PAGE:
Leaving the service
If you worked for the service for 20 years or more, you’ll qualify for a pension. But most soldiers leave long before that.
So, for most soldiers, getting all of your financial ducks in a row in preparation for a career in the private sector is a good first step. However, many soldiers struggle with two aspects of their new life: Losing a steady, reliable paycheck, and finding a job.
That can make it tough on family members, who rely on soldiers’ earnings. And not just immediate family members; Many soldiers help out extended family, too.
“For many service members, they are the highest earning person in their family,” said Langford. “Because of this, many of them are overextending themselves to help family members out.”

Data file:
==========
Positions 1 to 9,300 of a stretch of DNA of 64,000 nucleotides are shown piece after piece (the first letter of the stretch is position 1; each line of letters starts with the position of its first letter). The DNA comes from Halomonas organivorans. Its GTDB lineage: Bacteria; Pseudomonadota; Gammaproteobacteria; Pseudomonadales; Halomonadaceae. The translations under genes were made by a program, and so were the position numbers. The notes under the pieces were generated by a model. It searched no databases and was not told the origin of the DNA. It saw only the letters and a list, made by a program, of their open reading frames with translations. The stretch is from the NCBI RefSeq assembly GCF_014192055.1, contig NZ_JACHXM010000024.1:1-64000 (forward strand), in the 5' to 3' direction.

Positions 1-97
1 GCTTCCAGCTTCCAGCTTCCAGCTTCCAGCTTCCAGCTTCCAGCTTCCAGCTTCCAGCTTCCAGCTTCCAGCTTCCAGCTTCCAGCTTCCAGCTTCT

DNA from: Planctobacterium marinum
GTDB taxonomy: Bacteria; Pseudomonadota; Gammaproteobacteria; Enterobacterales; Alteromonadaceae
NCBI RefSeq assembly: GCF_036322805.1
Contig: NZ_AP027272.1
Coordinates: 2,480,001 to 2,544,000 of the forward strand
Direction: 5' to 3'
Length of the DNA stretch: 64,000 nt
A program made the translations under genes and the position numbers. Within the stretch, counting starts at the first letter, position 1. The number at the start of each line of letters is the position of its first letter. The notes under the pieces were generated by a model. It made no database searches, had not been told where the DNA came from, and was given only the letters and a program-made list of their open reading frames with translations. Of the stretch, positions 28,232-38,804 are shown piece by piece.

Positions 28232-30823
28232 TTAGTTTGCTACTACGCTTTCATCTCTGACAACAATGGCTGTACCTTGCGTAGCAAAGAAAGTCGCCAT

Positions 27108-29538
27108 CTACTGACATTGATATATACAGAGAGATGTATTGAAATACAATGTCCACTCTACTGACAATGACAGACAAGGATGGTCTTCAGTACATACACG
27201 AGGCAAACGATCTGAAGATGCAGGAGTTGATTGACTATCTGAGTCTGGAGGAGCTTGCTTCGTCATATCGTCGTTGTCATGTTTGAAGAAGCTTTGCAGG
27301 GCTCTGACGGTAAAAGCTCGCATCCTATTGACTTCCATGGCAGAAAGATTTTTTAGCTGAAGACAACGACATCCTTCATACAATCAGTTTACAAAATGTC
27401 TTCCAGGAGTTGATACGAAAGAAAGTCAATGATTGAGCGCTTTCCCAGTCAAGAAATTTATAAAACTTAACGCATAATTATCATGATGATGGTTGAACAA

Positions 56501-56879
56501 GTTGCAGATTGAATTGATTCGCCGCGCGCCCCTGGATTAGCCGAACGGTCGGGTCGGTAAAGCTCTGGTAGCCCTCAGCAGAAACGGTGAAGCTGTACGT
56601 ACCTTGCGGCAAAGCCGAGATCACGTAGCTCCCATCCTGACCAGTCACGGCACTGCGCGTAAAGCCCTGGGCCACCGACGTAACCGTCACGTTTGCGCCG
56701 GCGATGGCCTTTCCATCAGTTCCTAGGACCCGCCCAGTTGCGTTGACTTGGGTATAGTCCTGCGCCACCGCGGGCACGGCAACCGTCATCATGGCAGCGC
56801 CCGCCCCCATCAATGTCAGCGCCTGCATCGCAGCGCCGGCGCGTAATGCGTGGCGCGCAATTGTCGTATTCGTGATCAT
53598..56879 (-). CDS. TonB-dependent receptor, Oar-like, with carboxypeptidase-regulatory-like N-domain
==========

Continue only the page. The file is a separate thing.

Once out of the service, many veterans have trouble finding jobs. There are a number of reasons why including skill mismatches and stereotyping of service members–many employers don’t understand how military service translates to their needs.
What about re-enlisting? Bonuses typically abound for those willing to extend their time in the armed forces, and the armed services often use them to keep trained soldiers in the ranks. But the military’s retirement system (pensions and the TSP) is generally the primary motivator for keeping soldiers enlisted. The Defense Finance and Accounting Service says that accruing 20 years of honorable service–no less–is the only way to qualify.
The net value of a military pension is roughly $200,000 for an enlisted soldier, and $700,000 for an officer, making it a powerful incentive.
No matter what stage you’re at, the best day to start saving is likely today.